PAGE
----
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Despite the heat today, Jackie continued with planting and weeding. I cut up branches from a tree Aaron had begun removing yesterday, and stuffed them into orange bags,
Late this afternoon Giles collected me and drove me to the bird hide overlooking Sturt Pond at New Milton.
There we were able to observe the birdlife on the water between us and the static caravans opposite.
This tranquil scene was soon to be disturbed by a pair of swans playing ducks and drakes.
My friend and I employed quite an interesting arrangement. Giles would spot something of interest through his binoculars. I relied on the naked eye and had to be guided so I could point and click at something I couldn’t see. Take, for example, the common tern on the rock. Starting from the pale blue parasol to the right of the caravans, I would be expected to drop down to the reflected gull immediately below this and turn left at right angles to the next bird along.
My trust in Giles was rewarded.
The Bill Smith Tern Raft floats in the pond. After a ten-year development stage, the Milford Conservation Volunteers (MCV) finally launched the Bill Smith Tern Raft at Sturt Pond and the very first bird to land on it was a common tern, which also determinedly removed a herring gull who also took up temporary residence on the craft. Keith Metcalf, Conservation Manager, stated “Bill, with his band of volunteers, was a stalwart for maintaining the Solent Way footpath and this small tribute to Bill will be a lasting memorial to the services he gave so readily to the local community”. Today the raft belonged to the gulls. (See Paul Clarke’s comment below – the bird to the left is a tern)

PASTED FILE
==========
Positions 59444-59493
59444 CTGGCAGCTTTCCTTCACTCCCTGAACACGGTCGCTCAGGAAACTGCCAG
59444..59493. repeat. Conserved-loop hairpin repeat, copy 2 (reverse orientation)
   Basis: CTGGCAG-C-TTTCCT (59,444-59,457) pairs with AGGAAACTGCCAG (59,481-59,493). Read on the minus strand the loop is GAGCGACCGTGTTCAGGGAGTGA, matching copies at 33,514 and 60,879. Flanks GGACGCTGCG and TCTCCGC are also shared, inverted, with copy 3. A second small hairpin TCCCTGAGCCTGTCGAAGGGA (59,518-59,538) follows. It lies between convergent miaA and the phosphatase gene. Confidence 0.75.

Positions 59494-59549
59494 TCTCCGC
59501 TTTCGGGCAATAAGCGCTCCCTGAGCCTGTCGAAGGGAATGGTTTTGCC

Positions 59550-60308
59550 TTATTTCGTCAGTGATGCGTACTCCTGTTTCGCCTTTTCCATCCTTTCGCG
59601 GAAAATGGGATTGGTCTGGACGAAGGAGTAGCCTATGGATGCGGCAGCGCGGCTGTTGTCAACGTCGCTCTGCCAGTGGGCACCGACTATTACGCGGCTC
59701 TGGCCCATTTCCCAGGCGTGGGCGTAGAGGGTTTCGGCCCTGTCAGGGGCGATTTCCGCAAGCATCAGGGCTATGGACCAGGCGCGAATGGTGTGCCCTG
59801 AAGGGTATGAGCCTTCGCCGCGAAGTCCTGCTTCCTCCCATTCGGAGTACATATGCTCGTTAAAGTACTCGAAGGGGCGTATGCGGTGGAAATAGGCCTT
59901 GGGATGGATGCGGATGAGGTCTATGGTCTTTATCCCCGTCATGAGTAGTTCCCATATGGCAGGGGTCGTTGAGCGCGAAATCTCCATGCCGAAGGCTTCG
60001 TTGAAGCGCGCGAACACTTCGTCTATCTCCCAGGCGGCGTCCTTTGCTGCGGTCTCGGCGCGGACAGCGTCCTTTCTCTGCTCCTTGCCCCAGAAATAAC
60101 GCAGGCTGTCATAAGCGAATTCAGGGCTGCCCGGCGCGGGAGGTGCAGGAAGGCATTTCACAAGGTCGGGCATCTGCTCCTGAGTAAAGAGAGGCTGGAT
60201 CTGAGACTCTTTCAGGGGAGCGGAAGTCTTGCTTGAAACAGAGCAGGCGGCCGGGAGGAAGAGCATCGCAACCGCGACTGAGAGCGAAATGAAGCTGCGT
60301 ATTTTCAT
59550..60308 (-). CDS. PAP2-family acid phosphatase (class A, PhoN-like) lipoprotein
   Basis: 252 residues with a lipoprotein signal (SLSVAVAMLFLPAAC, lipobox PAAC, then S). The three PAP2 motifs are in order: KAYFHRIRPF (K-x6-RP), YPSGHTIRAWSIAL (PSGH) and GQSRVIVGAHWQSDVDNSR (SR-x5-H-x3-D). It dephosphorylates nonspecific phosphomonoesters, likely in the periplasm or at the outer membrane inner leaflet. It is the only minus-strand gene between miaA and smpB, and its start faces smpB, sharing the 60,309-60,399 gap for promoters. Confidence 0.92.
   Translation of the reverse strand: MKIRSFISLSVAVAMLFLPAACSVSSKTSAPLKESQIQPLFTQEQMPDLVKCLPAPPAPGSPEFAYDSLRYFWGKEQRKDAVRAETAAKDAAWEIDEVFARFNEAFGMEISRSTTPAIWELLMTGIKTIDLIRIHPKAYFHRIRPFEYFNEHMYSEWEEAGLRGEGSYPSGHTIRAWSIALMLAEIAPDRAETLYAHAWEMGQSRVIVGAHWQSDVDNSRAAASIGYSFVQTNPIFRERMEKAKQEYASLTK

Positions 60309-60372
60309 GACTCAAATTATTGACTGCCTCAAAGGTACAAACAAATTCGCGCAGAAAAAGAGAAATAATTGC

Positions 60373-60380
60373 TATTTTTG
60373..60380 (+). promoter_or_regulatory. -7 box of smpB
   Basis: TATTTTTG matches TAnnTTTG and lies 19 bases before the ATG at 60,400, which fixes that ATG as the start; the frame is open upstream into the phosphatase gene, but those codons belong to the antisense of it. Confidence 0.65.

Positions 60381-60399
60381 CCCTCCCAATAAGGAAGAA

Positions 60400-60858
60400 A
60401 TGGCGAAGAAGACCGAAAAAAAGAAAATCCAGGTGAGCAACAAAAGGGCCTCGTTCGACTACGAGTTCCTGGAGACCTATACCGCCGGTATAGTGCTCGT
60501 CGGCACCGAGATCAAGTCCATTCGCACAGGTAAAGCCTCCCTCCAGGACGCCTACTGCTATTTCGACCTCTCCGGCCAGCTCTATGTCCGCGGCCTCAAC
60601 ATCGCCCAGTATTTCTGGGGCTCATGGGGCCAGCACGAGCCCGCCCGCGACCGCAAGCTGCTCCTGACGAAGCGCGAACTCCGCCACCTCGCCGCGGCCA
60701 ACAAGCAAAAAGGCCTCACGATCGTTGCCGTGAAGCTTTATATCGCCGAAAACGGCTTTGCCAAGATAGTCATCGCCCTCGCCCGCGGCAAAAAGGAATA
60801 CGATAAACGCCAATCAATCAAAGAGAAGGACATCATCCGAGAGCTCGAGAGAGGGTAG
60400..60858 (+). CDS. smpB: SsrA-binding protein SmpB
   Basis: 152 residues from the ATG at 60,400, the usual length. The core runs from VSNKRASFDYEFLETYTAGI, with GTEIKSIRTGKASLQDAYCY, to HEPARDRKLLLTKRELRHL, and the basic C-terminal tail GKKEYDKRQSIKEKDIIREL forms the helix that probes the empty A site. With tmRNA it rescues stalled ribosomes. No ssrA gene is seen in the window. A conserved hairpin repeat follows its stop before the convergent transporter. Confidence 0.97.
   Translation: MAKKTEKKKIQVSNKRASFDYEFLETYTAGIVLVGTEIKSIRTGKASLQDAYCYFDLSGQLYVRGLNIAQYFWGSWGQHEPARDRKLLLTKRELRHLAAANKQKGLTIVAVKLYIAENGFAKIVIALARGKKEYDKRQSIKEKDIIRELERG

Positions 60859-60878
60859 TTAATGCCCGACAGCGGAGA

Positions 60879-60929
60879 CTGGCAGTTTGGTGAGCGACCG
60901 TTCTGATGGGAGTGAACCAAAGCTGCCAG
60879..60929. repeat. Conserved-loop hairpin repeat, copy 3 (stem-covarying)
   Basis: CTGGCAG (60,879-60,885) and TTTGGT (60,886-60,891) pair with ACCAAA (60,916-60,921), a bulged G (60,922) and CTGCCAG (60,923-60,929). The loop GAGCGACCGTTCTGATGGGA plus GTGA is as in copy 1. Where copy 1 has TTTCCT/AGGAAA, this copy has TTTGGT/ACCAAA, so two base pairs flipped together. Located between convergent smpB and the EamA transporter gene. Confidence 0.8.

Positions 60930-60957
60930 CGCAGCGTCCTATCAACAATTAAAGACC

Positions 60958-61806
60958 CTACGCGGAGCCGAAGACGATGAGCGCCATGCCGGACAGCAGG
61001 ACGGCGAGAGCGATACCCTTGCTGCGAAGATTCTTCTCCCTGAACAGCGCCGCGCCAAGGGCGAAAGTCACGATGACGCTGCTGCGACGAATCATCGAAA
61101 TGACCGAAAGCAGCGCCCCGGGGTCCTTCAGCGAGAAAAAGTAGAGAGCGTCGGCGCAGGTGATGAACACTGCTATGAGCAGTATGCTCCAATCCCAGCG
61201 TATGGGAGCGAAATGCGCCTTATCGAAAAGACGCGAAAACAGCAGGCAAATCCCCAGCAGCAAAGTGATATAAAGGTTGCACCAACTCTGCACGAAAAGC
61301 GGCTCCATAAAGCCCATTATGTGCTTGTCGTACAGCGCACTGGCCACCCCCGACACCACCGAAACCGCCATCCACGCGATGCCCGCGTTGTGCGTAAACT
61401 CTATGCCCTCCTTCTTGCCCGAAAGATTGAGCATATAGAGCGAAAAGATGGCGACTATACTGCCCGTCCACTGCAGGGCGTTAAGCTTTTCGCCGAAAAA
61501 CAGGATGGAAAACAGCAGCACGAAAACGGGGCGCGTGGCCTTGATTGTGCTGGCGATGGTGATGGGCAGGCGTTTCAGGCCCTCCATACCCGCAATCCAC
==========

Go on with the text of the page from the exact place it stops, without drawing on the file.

A pair of young sparrows had popped over from the village in the hope that someone may have filled the empty bird feeders.
In the bottom left corner of this photograph are a pair of shelducks.
Across the pond lies Hurst Castle with its lighthouse.
We left the hide and walked round to the bank of the pond.
finding nothing tasty, took flight.
Two little terns shared a rock, whilst, behind them a common tern searched for prey;
another gull studiously ignored them;
and one more went fishing,
prompting one of the terns to nip off and bring back a fish for his mate.
With a pair of cormorants on a rail in the background, we watched a black tailed godwit scavenging along the shore. Giles observed that this specimen had been left behind when all its companions had left our waters because it had an injured right leg.
(Any errors of identification are entirely the responsibility of the author.)
This evening we dined on Jackie’s tasty chicken tikka, onion and mushroom rice, and salad. She drank Hoegaarden, and I drank more of Jessie’s superb chablis.